Denial Is Tricky

Monday, January 11, 2016 - 5:52am
Photo by Bonnie Natko

Denial Is Tricky

One of the main conditions that causes suffering to become worse is denial. You know the feeling: we get in an argument with a friend, but pretend we are not angry and swallow a whole bunch of feelings until resentment bubbles to the surface in a different context. We notice a homeless person on the street and we turn away, convinced that ignoring him will effectively push our discomfort away.

At our core, we assume that hiding from pain will somehow keep us from feeling it. Of course, trying to shut our minds off to suffering effectively ensures that it will persist, in some form or another.

There’s something admittedly difficult about trying to help a situation that is so much bigger than us. This, I think, is a dynamic similar to the one that makes us culturally so averse to confronting our fear of death. We become so panicked at the prospect of opening up to fear that we end up clinging to it as though it were something more than our view. We think we are avoiding a thought that will limit us when, really, our fixation on avoidance is precisely what makes our world very small.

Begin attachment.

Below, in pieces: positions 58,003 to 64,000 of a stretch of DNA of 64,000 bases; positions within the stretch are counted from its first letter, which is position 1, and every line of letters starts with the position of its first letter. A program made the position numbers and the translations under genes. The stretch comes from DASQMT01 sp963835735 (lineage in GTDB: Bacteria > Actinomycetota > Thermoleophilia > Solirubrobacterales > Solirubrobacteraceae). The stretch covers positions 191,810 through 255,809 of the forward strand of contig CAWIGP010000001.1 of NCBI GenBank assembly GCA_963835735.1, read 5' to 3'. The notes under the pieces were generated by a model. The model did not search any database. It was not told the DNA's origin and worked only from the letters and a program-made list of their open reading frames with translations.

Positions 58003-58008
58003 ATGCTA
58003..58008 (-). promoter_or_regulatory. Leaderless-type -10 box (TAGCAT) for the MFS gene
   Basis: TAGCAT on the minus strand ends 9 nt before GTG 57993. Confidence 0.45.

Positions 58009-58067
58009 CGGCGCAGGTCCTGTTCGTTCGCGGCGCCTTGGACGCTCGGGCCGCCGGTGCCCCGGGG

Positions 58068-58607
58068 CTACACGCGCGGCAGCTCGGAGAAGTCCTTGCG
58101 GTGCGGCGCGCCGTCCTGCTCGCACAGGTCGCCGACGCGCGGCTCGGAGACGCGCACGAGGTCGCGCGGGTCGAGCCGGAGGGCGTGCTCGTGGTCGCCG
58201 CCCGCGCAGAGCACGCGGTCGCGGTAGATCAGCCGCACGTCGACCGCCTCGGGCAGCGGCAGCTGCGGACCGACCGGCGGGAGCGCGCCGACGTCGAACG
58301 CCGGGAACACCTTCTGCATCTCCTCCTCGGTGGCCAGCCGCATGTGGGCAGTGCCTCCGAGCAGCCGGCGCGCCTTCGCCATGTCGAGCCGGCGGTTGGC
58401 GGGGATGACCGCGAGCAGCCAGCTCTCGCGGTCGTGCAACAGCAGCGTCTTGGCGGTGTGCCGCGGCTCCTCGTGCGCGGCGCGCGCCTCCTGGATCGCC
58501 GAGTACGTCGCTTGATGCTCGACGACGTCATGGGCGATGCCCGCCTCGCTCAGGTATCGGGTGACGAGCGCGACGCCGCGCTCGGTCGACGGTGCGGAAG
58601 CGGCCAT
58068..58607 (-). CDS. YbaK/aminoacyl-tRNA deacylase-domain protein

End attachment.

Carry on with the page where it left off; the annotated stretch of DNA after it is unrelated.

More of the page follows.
Many years ago, Joseph Goldstein and I were in Hawaii teaching a retreat together, when we confronted what felt like a near-death experience. One day, I was leading a meditation when I heard the phone ringing repeatedly from downstairs, where the retreat center office was located. Joseph was out of earshot, so I felt somewhat responsible for making sure someone answered the phone, which was clearly disturbing the students. But instead, I tried to ignore it and reasoned that a staff member would answer it eventually.

No one did, and the phone kept ringing. Suddenly, I had a strong feeling in my gut that something was wrong, so I ended the meditation session and answered the phone myself. On the other end was a representative from the Civil Defense Department of Hawaii calling to report that the largest tidal wave in history was expected to hit us that day.